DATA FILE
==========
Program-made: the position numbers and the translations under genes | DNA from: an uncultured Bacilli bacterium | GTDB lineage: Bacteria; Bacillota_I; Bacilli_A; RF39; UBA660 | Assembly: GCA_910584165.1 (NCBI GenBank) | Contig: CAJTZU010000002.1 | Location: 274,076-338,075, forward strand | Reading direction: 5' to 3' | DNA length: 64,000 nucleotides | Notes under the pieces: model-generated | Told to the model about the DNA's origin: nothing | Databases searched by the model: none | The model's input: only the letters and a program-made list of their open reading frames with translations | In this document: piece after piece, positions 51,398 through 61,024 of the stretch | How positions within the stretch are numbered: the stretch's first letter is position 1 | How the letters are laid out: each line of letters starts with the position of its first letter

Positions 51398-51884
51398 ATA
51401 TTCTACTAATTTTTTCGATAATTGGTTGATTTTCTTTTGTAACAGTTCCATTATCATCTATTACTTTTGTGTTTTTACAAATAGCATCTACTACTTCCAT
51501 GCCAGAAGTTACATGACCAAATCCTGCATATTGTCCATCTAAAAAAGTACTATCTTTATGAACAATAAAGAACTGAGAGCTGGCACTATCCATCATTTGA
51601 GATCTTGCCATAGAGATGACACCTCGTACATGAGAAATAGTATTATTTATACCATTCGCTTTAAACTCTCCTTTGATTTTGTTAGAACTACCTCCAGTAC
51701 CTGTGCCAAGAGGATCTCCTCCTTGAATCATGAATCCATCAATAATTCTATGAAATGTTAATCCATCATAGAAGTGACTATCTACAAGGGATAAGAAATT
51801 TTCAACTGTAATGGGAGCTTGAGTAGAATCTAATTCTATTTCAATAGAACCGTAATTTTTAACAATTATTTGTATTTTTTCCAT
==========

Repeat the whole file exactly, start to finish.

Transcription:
Program-made: the position numbers and the translations under genes | DNA from: an uncultured Bacilli bacterium | GTDB lineage: Bacteria; Bacillota_I; Bacilli_A; RF39; UBA660 | Assembly: GCA_910584165.1 (NCBI GenBank) | Contig: CAJTZU010000002.1 | Location: 274,076-338,075, forward strand | Reading direction: 5' to 3' | DNA length: 64,000 nucleotides | Notes under the pieces: model-generated | Told to the model about the DNA's origin: nothing | Databases searched by the model: none | The model's input: only the letters and a program-made list of their open reading frames with translations | In this document: piece after piece, positions 51,398 through 61,024 of the stretch | How positions within the stretch are numbered: the stretch's first letter is position 1 | How the letters are laid out: each line of letters starts with the position of its first letter

Positions 51398-51884
51398 ATA
51401 TTCTACTAATTTTTTCGATAATTGGTTGATTTTCTTTTGTAACAGTTCCATTATCATCTATTACTTTTGTGTTTTTACAAATAGCATCTACTACTTCCAT
51501 GCCAGAAGTTACATGACCAAATCCTGCATATTGTCCATCTAAAAAAGTACTATCTTTATGAACAATAAAGAACTGAGAGCTGGCACTATCCATCATTTGA
51601 GATCTTGCCATAGAGATGACACCTCGTACATGAGAAATAGTATTATTTATACCATTCGCTTTAAACTCTCCTTTGATTTTGTTAGAACTACCTCCAGTAC
51701 CTGTGCCAAGAGGATCTCCTCCTTGAATCATGAATCCATCAATAATTCTATGAAATGTTAATCCATCATAGAAGTGACTATCTACAAGGGATAAGAAATT
51801 TTCAACTGTAATGGGAGCTTGAGTAGAATCTAATTCTATTTCAATAGAACCGTAATTTTTAACAATTATTTGTATTTTTTCCAT